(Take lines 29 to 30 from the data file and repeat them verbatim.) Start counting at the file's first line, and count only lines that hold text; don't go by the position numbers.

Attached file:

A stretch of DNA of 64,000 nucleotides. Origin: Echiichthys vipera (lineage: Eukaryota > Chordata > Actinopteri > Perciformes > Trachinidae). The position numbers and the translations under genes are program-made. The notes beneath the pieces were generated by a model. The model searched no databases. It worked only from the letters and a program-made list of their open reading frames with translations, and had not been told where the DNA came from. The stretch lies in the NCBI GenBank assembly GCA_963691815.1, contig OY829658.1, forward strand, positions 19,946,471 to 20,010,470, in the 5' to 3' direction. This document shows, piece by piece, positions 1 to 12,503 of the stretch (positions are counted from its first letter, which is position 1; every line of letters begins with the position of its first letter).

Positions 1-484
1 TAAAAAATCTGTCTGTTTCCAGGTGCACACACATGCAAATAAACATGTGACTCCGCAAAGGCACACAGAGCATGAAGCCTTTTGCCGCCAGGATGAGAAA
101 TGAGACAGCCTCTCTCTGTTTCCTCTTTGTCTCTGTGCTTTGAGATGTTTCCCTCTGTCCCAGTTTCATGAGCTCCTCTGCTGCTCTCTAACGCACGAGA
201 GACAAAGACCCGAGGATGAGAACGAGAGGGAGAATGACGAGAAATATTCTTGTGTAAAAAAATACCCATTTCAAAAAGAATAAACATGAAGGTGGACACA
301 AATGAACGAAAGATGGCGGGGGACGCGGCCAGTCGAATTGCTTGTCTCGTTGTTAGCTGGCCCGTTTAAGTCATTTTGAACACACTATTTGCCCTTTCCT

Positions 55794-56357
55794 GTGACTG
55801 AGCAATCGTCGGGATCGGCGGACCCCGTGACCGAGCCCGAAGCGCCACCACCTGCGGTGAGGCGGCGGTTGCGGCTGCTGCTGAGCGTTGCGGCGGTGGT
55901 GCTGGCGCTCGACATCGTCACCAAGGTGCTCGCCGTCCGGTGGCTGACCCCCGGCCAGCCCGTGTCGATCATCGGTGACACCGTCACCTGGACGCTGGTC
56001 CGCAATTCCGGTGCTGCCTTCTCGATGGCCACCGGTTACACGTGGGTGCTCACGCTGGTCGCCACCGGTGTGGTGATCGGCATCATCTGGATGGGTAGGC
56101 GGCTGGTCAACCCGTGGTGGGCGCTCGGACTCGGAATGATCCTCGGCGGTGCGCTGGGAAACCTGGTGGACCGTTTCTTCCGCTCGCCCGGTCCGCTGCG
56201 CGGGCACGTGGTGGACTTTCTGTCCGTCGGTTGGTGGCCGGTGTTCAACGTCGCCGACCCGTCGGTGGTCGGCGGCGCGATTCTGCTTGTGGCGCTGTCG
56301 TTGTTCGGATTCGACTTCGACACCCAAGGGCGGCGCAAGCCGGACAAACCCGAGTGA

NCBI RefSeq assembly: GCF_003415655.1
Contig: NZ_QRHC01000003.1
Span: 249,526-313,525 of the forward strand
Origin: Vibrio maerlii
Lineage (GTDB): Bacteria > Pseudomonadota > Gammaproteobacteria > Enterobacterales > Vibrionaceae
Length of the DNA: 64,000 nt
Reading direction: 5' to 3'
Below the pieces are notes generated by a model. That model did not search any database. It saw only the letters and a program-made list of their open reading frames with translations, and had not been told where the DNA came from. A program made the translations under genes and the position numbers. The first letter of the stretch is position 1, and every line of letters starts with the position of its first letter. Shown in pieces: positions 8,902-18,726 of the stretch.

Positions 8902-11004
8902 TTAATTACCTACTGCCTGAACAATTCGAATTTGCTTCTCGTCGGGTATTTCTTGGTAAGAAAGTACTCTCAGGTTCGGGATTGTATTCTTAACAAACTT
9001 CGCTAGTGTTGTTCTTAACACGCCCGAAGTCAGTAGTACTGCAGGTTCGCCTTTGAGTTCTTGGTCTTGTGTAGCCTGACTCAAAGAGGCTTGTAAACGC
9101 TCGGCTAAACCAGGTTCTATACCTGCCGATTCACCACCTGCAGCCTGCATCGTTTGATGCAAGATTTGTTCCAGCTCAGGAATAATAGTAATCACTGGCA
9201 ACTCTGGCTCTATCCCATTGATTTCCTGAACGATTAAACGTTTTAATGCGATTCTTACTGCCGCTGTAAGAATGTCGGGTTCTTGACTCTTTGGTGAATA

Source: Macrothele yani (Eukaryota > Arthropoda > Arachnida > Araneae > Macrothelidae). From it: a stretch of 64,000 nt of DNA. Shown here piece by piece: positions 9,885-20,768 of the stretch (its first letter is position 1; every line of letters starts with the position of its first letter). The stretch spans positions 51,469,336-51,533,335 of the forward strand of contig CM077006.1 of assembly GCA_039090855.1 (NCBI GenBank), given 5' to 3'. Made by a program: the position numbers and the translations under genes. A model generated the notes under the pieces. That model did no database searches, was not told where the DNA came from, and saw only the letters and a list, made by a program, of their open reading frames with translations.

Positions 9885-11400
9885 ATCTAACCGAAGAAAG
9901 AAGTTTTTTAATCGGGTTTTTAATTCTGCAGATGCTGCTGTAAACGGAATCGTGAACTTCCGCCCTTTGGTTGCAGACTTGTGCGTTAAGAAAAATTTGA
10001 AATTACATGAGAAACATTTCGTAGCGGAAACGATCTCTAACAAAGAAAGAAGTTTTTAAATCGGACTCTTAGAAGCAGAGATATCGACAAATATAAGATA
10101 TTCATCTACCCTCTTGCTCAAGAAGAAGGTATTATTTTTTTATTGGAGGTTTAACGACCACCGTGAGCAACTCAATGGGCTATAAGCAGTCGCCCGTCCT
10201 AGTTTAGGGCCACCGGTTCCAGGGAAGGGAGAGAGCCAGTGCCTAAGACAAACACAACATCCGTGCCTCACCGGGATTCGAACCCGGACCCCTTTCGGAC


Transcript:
Positions 9885-11400
9885 ATCTAACCGAAGAAAG